Howard Ramos, a political sociologist at Dalhousie University, sees the election shaping up as a choice “based on green energy and technology or one that shores up the traditional resource sector and is a laggard on the climate front.”

If so, then those who put the fight against global warming front and centre will support the carbon tax that the Liberals have imposed in provinces whose governments lack one of their own.

But those who feel that Canada’s marginal contribution to climate change doesn’t warrant major economic sacrifice will gravitate to the Conservatives.

Anna Esselment, a political scientist at the University of Waterloo, believes that undecided voters will be looking at the question of leadership. In an era of growing economic uncertainty, catastrophic fires in the Amazon and increasing tensions between Canada and China, “our anxiety this time around may lead us to be less concerned about personalities and leaders, and more about leadership,” she said.

“Voters are usually economically retrospective – am I better off than four years ago?” she added. But in this election, “it’s my sense that more people are thinking about the future, because the future looms large and for many it’s not very rosy.”

Then there is the expected unexpected: the issue (there’s almost always at least one in any election) that doesn’t appear to be a major factor in voting intentions at first, but that becomes pivotal during the campaign. In 2015, it was Syrian refugees, who were fleeing the carnage of civil war.

Although polls show the issue did not swing many votes, the campaign’s narrative became fixated on the photo of Alan Kurdi’s body on a Turkish beach, the young boy who drowned attempting to reach safety. The Liberals promised to bring 25,000 Syrian refugees to Canada by Christmas, an idea that many voters supported. It may have helped Mr. Trudeau become prime minister.

This time, China might be the flashpoint. As the violence escalates in Hong Kong, Canada’s troubled relations with the regime in Beijing – which is holding Canadians captive and imposing bans on Canadian agrifood exports, in retaliation for extradition proceedings against a Huawei executive undertaken by Canada at the request of the United States – could rapidly worsen if the Communist government sends in troops to quell the pro-democracy protests.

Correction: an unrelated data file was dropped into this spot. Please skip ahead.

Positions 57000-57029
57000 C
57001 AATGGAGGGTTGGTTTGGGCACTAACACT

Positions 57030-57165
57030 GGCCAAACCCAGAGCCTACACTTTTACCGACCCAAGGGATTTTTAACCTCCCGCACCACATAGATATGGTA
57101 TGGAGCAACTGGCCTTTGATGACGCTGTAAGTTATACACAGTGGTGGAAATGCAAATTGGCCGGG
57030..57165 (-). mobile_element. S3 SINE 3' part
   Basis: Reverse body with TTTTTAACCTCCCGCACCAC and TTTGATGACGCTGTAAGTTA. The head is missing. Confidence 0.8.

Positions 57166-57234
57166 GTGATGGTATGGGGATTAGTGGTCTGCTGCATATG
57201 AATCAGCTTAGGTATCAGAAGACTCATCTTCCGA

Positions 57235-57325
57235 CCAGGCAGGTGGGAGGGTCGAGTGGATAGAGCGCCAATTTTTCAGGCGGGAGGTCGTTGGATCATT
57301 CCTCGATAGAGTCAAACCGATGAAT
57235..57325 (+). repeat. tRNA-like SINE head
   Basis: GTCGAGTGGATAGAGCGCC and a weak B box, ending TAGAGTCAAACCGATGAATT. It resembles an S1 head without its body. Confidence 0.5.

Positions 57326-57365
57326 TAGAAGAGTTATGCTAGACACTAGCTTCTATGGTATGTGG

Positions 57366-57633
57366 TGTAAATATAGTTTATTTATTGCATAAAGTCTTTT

The Conservatives advocate a stronger stand in opposition to Chinese actions; the Liberals prefer a more balanced approach. If police violence worsens, or China sends troops into Hong Kong, how Canada should react could become an election issue.

With the Conservatives and Liberals each campaigning on the other party’s unfitness to lead, disenchanted voters may turn to smaller parties. The NDP under Jagmeet Singh appears seriously disorganized. Many ridings still haven’t nominated a candidate, fundraising is weak and Mr. Singh has not made a positive impression on voters. To what extent, if any, will Green Party Leader Elizabeth May be able to capitalize on the NDP’s troubles? In this campaign, the Greens will be closely watched.

And on the right, the political class warily eyes Maxime Bernier’s People’s Party, which promotes nativist policies such as severely reducing immigration and abandoning official multiculturalism. Thus far, the party has made little headway. Those who fear the importation into Canada of the ugly politics of U.S. President Donald Trump or authoritarian populists in Europe are hoping things stay that way.

The election is seven weeks away. Given the strident tone both the Liberals and Conservatives have adopted, things could get choppy.

If the ballot question “does boil down to ‘the other guy is even worse,’ I think we’re going to see even greater numbers of Canadians expressing disappointment with the system as a whole,” leading to increased polarization, Prof. Esselment fears.

“Our problems are big ones, and this is usually the time when party leaders and platforms must rise to the occasion, but I’m not sure that’s going to happen.”

If this election proves that we are living in a time when Canadian politics becomes increasingly factional, partisan and extreme, then that will be everybody’s loss.

Melanee Thomas is a political science professor at the University of Calgary. Anna Esselment is a political science professor at the University of Waterloo.